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The dry cleaning method uses chemicals that may affect some people, and ventilation is vital when using this method. The carpet is dry once the process is complete, which is an important consideration if you can't wait for the carpet to dry.

Carpet Cleaner vs. DIY

Deep cleaning your carpet is a popular DIY project. There are a number of carpet cleaning machines that you can buy or rent, and there are detergents and cleaning solutions to clean carpets and remove specific types of stains and odors. In general, for a really deep cleaning, a professional carpet cleaner will do a better job than a homeowner who devotes an afternoon to the project.

Professional carpet cleaners have better equipment. Many who specialize in hot water extraction use truck-mounted pumps and vacuums for the process. The equipment is more powerful and the water much hotter than what is available to homeowners. The pros also have more experience in treating different types of stains.

However, not every stain or dirty patch of carpet requires the attention of a pro. For spot-cleaning stains or when the carpet just looks a little off, rental carpet cleaners and DIY cleaning solutions are perfectly adequate to bring it back to life. You can keep the carpet looking clean and germ and odor-free without paying for a professional.

You can rent a quality carpet cleaning machine for about $40 to $80 per day. Blowers and air movers to aid in drying the carpet will cost $20 to $30 per day. Cleaning solutions will be extra.

Questions to Ask a Carpet Cleaner Before Hiring

  • Are you insured?​ Carpet cleaners are usually not licensed, but they should still carry the types of insurance other contractors carry, such as liability and workers' compensation.
  • How long have you been in business?​ This will give you an idea of the company's experience and ties to the community.
  • Are you certified?​ The largest certification body is the Institute of Inspection, Cleaning, and Restoration Certification. It offers education programs and carpet cleaning certification.
  • What carpet cleaning technique will you use?​ Why is that the best one for my carpet?
  • Are the products and equipment you will be using approved by the Carpet and Rug Institute?​ This organization has a seal of approval program for carpet cleaning machines and cleaning solutions. Some carpet manufacturers tie their warranty to using CRI-approved products for carpet maintenance.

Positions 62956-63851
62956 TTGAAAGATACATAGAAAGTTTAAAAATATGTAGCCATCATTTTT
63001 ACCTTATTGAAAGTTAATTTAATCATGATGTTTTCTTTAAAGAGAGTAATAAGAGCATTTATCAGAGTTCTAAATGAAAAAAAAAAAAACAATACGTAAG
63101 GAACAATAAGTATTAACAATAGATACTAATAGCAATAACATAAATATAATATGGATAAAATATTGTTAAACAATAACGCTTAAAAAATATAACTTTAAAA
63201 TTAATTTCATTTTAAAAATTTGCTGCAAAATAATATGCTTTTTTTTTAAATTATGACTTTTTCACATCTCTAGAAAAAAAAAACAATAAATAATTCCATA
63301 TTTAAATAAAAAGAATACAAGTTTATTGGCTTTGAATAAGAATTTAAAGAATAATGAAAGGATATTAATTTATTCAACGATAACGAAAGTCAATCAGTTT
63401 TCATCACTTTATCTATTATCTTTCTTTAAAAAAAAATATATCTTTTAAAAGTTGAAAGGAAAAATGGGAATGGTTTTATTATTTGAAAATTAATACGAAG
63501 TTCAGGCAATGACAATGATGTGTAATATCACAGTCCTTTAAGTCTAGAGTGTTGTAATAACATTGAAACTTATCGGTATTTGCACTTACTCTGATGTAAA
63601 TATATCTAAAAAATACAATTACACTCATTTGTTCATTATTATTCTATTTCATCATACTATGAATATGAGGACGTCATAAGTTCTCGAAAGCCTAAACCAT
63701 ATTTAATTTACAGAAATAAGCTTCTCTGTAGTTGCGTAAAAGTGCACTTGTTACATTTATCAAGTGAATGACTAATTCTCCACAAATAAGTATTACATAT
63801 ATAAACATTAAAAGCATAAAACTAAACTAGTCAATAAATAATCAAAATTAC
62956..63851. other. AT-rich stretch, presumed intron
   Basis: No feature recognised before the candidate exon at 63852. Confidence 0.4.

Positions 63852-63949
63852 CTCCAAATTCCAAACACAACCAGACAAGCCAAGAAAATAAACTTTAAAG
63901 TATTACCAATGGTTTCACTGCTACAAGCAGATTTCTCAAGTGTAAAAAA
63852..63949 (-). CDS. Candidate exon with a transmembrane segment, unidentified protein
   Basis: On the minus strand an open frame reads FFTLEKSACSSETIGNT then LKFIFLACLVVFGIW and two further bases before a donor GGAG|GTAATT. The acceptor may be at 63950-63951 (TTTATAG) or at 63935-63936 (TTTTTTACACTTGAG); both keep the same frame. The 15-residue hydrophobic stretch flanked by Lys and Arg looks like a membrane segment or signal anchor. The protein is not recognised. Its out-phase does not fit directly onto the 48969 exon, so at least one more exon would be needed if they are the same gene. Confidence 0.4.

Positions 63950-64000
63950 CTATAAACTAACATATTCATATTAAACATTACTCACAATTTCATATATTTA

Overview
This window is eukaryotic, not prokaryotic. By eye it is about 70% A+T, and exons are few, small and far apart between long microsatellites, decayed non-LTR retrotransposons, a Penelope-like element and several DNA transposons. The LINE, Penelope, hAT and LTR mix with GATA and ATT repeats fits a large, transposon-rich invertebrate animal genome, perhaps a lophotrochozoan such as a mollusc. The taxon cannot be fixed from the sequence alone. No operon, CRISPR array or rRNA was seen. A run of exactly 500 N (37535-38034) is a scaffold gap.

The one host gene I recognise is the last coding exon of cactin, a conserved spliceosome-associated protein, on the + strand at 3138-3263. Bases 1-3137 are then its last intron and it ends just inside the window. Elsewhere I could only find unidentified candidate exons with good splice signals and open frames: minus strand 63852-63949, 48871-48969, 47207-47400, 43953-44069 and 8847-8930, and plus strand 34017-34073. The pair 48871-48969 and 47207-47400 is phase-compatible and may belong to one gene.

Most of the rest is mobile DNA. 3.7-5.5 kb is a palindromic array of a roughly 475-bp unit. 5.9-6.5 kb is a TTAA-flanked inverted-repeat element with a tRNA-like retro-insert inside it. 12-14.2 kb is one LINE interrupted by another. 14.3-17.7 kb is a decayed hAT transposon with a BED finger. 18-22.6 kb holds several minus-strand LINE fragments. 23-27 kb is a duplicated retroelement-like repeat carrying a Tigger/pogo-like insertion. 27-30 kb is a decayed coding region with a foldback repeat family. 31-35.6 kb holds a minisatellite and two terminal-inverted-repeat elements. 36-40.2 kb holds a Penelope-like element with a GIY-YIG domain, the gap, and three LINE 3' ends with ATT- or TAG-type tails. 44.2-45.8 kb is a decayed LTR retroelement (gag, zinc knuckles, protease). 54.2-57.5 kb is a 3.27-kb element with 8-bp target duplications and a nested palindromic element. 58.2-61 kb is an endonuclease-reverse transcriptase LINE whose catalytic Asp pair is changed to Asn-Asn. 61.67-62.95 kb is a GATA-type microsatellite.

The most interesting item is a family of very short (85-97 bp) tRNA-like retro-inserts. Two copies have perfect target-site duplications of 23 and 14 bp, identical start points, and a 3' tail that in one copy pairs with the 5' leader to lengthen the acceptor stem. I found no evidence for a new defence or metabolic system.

• How do you charge?​ Some companies charge by the room, while others charge by the square foot.
  • For what do you charge extra?​ Getting this straight up front can avoid problems later. Some companies will give a flat price per room over the phone, but the amount goes up once they are on-site. Some items that can cost extra include rooms they believe are larger than normal, heavily stained areas, moving furniture, and cleaning stairs.

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The Cost of Hiring a Carpet Cleaner

A popular marketing strategy used by carpet cleaners is to charge a price per room, usually $50 to $125 per room. However, that cost can escalate once the cleaner is on-site. He may balk at the size of some rooms or say that the carpet is too dirty or stained to support the price that was quoted.

If possible, get an estimate after an on-site inspection. The cleaner may still quote a price per room, or she may charge by the square foot. Expect to pay 20 cents to 40 cents per square foot. The type of carpet can affect the cost. Flat, Berber-style carpets cost the least amount to clean. Carpets with tall fibers can cost 20 to 30 percent more to clean than a Berber.

An on-site inspection allows the contractor to take exact measurements and call out the things that will add to the cost. Some items that will increase the estimate include stairs, which cost about $2 to $3 per step; pet stains that have penetrated the carpet, which can cost $40 to $300; and moving furniture, which can add $200 per room to the bill.

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Fran Donegan is a writer and editor who specializes in covering remodeling, construction and other home-related topics. In addition to his articles and blogs appearing in numerous print and digital media outlets, he is the former executive editor of the consumer magazine Today's Homeowner and the managing editor of Creative Homeowner Press, a book publisher. Fran is the author of two books: Paint Your Home (Reader's Digest) and Pools and Spas (Creative Homeowner Press).